Pittsburgh, PA--At an event billed "Hot Dogs with Hillary," it was inevitable that an animal reference would pop up, after all, this campaign has been hounded by pit bulls and pigs plastered with lip stick.
Hillary Clinton obliged the crowd of 1,000 senior citizens and union members in Pittsburgh on Friday. The group of Hillary fans and Barack Obama backers relished her reference to John McCain as a dog.
Clinton pointed out that McCain had voted with President George W. Bush 90 percent of the time. The country should reject him because, she said, "you can't teach an old dog new tricks."
Clinton was there to urge her Pennsylvania supporters to not only vote for Obama, but also to persuade their family members, friends and neighbors to do it. The event, held in the Westin Convention Center Hotel, was organized by the Alliance for Retired Americans and sponsored by the United Steelworkers, AFSCME and the AFL-CIO.
The audience was primed for Hillary with boxed lunches, including those promised hot dogs, and rousing - and short - speeches by labor and political leaders, including United Steelworkers International President Leo W. Gerard and Hillary's chief Pennsylvania supporter during the primaries, Gov. Ed Rendell.
Dan Onorato, the chief executive of Allegheny County, where Pittsburgh is located, told the crowd that pundits insulted them by suggesting those who voted for Hillary would cast ballots for McCain. He said he was eager for Nov. 5: "I can't wait to tell the pundits they were wrong. This is not a swing state. This is a blue state!"
Gerard challenged the group to name one thing that McCain has done in his 26 years in the Senate that has helped them or their families. Silence followed for a few seconds, then shouts of, "Nothing!"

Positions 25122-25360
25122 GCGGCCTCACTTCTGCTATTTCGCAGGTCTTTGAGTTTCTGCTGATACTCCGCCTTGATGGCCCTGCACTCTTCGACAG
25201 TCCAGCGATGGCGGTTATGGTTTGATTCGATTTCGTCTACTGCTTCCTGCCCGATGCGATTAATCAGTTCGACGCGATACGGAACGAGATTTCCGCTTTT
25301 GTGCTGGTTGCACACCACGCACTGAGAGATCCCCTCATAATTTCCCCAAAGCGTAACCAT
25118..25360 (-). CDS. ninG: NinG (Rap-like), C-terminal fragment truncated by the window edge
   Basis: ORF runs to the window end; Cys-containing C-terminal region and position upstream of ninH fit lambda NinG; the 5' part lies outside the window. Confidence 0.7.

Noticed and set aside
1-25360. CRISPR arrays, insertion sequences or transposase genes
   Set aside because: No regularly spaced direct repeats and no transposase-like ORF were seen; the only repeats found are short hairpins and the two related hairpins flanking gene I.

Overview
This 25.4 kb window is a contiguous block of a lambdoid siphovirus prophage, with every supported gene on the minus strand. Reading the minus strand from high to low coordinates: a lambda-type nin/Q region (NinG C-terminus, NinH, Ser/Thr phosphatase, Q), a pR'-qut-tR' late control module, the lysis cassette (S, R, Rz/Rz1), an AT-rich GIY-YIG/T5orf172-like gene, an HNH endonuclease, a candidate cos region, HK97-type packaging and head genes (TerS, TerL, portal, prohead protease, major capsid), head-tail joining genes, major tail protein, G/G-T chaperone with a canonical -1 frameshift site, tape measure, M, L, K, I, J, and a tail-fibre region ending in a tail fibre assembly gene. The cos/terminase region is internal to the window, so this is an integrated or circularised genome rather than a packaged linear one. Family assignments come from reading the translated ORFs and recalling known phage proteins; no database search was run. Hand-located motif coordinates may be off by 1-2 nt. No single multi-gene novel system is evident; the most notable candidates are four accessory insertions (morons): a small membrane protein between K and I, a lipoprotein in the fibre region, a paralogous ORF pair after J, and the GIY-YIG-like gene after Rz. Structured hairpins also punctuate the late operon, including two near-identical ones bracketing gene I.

"Your silence speaks for itself," Gerard said, then asked, "Why is this election even close?"
AFL-CIO president John Sweeney brought up an issue close to the hearts of many in the crowd: Social Security. He asked them to imagine what would have happened over the past couple of weeks if Social Security had been privatized, as Bush, McCain and Palin wanted, and part of the money invested in the stock market. "They are the only three who still think it is a good idea," he told the group to a chorus of boos.
Clinton told the crowd that as she travels the country stumping for Obama, many people still ask her, "Who are you for?"
That is not the correct question, she said. What people should be asking, she said, is: "Who is for you?"
The person is Barack Obama, she assured them.
She made many of her supporters feel good about backing Obama. Among them were Emma and Bernard McLaughlin of McKeesport. Emma, 75, and Bernard, 80, a steelworker who lost his job when LTV when bankrupt, still think Hillary's the best candidate, but both said they'd be voting for Obama in November. "We're Democrats. We support the ideals," she explained.
But it was too late for Lois Velliky, 83, of Jefferson Hills. She said she'd already written Hillary's name on her absentee ballot.